Typhoon Trami is now starting to make landfall over Southern Japan as the equivalent strength of a Category 3 Australian Cyclone. The system is bringing damaging to destructive winds and very heavy rainfall to the region. Above image via RAMMB / CIRA.
After an extensive period of time over open water, both as a Typhoon and Super Typhoon, Trami eventually made landfall over the Ryukyu Islands, an extensive island group between Taiwan and Japan. The system brought damaging to destructive winds and heavy rain to large portions of these islands. Its then that the system turned more Northerly and now more North Easterly as it interacts with a complex ridging pattern. This has places Trami on the doorstep of Southern Japan where its likely to make landfall over the next few hours.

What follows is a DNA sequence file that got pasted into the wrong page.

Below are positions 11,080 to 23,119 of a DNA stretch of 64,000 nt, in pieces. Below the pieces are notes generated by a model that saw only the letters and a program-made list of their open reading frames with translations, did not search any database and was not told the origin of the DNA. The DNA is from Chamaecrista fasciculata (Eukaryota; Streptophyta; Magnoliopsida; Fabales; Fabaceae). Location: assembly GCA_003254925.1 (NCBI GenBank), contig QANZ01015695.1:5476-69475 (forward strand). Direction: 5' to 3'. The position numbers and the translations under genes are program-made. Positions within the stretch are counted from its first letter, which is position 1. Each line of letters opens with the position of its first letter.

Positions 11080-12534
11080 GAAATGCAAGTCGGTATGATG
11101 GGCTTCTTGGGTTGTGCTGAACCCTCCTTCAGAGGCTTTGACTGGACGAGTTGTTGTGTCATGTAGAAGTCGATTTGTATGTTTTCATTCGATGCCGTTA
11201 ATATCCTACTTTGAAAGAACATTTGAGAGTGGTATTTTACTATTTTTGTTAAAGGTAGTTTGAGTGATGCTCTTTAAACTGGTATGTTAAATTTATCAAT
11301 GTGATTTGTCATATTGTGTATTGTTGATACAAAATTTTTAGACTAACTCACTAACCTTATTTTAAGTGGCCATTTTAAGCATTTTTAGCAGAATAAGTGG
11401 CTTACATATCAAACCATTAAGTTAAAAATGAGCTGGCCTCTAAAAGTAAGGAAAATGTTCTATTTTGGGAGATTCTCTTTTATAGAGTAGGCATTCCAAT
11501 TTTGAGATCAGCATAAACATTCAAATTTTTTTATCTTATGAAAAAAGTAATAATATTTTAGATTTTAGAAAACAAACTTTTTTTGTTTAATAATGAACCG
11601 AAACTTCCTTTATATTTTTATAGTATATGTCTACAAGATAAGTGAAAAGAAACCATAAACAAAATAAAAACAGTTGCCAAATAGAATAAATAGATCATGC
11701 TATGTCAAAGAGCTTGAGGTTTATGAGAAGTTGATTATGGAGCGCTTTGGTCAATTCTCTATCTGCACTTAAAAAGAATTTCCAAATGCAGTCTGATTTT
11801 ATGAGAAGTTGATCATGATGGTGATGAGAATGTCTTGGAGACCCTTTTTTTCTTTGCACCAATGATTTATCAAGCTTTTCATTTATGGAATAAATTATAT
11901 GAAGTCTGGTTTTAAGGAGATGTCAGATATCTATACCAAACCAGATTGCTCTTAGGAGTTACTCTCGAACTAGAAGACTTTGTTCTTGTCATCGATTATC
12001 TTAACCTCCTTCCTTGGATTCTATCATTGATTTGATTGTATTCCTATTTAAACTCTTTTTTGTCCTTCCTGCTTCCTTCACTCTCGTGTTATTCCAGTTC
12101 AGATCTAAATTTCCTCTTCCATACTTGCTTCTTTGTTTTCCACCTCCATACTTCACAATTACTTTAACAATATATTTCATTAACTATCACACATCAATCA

Trami is likely to slice Japan in half as it moves right up the middle of the country. This is both good and bad. The good news of this scenario is that it will interact with continuous land areas as well as mountainous terrain which will significantly weaken the system after the initial landfall. The bad news however is that more people are likely to be impacted. While the Japanese community isn’t foreign to these kinds of systems and are more than equipped to deal with systems much stronger than this one.. damaging winds will be a notable threat across the course of the next 12-24hrs before the system weakens too much. While heavy to very heavy rainfall is likely also. Falls of 100mm+ are likely across widespread parts of the country, with isolated falls of 250mm+ being possible, especially over the Eastern or Southern Coast where winds will be more onshore for a longer period of time. This kind of rainfall over a short period of time will be enough to create flash flooding, some creek and river flooding along with some potential for mud slides and landslides. Power outages will still be a temporary issue along with minor house and building damage, most notably over the Southern regions of the country.